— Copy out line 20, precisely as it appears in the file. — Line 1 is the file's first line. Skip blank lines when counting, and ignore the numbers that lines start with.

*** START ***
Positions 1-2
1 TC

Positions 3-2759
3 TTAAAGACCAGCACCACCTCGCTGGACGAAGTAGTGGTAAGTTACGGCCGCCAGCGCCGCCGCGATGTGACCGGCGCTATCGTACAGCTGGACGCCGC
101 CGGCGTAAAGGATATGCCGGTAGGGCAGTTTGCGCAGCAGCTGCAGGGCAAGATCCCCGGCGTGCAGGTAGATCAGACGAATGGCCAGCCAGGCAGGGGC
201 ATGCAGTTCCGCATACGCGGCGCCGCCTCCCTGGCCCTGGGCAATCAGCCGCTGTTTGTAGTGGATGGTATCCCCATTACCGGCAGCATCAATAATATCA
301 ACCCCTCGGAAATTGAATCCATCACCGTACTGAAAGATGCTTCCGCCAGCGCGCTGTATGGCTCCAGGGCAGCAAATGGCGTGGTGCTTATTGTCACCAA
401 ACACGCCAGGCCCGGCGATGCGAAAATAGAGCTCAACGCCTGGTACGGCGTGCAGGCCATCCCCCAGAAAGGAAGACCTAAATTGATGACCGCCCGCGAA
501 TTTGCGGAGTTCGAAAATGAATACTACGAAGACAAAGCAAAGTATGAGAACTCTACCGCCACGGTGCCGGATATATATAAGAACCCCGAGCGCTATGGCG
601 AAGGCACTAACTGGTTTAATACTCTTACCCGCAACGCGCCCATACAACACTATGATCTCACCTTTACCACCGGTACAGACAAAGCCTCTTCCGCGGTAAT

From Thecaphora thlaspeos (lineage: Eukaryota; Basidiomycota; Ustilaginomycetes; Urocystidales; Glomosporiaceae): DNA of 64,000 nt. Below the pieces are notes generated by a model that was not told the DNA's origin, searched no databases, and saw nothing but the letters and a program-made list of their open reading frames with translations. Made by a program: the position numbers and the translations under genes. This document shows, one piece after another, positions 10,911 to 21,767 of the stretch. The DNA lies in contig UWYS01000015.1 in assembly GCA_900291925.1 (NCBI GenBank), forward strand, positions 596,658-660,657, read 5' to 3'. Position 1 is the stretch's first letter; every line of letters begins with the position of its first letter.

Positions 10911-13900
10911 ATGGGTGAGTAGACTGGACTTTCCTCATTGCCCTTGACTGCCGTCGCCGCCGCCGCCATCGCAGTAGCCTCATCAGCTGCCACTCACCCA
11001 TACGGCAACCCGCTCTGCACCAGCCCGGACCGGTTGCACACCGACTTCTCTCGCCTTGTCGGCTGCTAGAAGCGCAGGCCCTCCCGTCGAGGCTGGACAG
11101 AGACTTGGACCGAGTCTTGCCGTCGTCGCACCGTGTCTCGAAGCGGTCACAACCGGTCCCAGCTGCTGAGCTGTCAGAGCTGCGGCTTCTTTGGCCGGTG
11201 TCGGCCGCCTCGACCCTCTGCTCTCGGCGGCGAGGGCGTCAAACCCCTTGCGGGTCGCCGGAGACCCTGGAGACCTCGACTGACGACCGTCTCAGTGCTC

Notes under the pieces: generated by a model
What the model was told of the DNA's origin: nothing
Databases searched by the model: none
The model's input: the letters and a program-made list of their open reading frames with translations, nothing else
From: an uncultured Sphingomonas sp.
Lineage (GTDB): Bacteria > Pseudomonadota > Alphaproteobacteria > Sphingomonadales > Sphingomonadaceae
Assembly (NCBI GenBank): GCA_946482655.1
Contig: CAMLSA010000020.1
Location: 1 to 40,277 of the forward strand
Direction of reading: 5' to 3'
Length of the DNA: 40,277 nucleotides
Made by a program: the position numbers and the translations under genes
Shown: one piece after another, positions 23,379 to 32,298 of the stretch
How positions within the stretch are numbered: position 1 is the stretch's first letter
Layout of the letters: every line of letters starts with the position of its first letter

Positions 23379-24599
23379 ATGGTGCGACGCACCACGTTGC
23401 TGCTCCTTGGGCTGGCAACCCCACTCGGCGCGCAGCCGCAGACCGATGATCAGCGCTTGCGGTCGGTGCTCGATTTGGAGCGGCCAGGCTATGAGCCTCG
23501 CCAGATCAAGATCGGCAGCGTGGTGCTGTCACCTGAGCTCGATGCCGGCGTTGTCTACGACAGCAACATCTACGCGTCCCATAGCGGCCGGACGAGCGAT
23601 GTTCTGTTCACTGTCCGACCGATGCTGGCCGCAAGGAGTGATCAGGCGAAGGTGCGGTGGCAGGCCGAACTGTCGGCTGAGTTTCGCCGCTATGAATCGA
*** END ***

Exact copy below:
The model's input: the letters and a program-made list of their open reading frames with translations, nothing else